Don't arrive too early for the 9pm Air New Zealand flight to Hong Kong, as the large Star Alliance lounge at Heathrow's Terminal One is a soulless place. Although the buffet includes some respectable chicken curry, you will probably eat better on the plane. Like the Virgin equivalent, Air New Zealand's business class section has diagonal, high-tech seats, which, with the help of a thin mattress and a plump duvet, turn into quite comfortable beds. Aim to be at the front of the grey, spartan cabin, where there are only window seats and it is a little quieter. The Kiwi cabin staff are warm and friendly, but service is suitably leisurely for a twelve hour flight.
Creamy truffle mash
The unusual starters, such as the baked Parmesan ricotta with beetroot and almonds or cured salmon with citrus jelly, tend to be light and refreshing, but a little bland. Much more flavoursome is the herb roasted chicken main course with fennel, leek and pancetta potato gratin. However, the seared lamb loin can be over-cooked and you may need the creamy truffle mash to prevent the meat burning your mouth. To follow, you can choose some creamy, almost ripe cheeses or a sugar-kick, such as the rather sickly mango and pineapple tart. Better is the selection of New Zealand wines, which includes a very smooth, yet rich, Crossroads Talisman Merlot Cabernet 2006 and the light and fruity Saint Clair Marlborough Sauvignon Blanc 2007.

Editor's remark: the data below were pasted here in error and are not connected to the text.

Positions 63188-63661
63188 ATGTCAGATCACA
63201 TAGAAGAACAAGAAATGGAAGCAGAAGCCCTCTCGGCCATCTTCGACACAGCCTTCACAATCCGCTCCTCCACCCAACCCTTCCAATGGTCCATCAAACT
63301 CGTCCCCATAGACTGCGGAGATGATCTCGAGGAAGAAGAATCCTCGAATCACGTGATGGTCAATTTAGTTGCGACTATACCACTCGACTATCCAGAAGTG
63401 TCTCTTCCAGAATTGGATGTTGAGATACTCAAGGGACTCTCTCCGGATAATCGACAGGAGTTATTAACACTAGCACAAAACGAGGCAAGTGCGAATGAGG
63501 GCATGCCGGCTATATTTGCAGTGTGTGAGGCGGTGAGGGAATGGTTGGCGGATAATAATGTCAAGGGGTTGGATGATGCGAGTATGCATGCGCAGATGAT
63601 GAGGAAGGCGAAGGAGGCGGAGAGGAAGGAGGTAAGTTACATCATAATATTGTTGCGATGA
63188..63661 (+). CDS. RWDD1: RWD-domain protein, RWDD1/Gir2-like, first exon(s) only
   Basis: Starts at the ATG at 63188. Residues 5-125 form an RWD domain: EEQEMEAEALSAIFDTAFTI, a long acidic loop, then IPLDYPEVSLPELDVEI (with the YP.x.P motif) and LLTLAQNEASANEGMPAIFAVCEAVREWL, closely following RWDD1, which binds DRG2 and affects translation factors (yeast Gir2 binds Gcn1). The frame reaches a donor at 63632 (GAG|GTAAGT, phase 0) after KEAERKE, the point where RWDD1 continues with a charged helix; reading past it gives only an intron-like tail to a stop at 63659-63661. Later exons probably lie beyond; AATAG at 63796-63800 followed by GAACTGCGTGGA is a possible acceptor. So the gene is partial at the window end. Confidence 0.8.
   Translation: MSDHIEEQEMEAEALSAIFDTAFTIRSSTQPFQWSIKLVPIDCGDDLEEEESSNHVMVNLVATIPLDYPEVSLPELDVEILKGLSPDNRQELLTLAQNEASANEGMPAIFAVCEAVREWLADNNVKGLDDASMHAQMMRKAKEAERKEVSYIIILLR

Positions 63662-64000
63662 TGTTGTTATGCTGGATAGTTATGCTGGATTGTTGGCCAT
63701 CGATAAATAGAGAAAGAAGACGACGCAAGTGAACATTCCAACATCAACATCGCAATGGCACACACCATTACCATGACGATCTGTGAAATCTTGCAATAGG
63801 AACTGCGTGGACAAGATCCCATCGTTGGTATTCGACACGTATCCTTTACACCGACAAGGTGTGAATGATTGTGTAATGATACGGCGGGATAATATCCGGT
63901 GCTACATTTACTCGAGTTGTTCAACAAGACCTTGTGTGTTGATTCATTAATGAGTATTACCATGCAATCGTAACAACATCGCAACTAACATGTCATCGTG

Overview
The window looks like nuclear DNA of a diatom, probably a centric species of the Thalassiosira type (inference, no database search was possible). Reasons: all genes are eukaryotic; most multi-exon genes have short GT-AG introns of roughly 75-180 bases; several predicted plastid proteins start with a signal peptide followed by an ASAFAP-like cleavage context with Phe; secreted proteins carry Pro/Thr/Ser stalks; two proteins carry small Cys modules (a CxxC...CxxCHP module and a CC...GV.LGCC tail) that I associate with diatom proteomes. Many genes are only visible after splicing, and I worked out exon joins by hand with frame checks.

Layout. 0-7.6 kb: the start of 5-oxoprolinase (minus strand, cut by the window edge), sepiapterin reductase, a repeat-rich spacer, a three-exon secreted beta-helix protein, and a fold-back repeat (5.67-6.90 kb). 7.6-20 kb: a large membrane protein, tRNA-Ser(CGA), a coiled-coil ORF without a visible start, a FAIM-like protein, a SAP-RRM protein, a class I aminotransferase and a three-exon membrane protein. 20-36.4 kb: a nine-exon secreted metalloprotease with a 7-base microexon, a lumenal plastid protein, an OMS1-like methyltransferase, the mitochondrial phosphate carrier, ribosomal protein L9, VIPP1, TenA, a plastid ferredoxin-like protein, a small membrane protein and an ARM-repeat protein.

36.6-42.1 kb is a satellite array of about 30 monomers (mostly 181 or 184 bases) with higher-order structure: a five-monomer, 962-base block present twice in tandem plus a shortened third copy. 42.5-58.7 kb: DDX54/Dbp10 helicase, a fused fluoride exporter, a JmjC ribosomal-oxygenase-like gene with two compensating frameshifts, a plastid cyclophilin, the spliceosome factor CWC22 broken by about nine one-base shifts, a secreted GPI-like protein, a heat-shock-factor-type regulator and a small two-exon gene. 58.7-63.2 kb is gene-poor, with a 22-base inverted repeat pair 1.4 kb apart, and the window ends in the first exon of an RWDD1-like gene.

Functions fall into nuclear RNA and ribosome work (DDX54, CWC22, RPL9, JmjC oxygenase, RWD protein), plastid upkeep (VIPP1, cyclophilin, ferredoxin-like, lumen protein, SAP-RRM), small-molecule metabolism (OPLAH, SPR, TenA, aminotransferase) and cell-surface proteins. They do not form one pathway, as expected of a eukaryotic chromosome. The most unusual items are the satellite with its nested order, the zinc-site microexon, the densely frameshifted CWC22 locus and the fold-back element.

Famous victories by the All-Blacks
After sleeping quite soundly, you will be ready for the hefty breakfast, which typically includes a thick, creamy smoothie, lackluster coffee, fruit and yoghurt, plus a hot dish, such as a watery spinach omelette topped with decent mushrooms, bacon and sausage. When you aren't eating or sleeping, there is an extensive video-on-demand system featuring a mixed-bag of movies, some fairly low-brow television, many New Zealand travelogues and several famous victories by the All-Blacks. But the music from the Kiwi radio station is surprisingly good.
The 8pm return flight takes you through Hong Kong's very light and spacious airport with its sweeping vistas across the tarmac to the green hills and tower blocks beyond. Once airborne you will probably be treated to some fine views of the city's glittering skyscrapers and intricate coastline from where scores of vessels navigate their way through the many islands of the South China Sea. Thirteen hours later you will likely be circling London's more prosaic skyline waiting for a landing slot at Heathrow. 7/10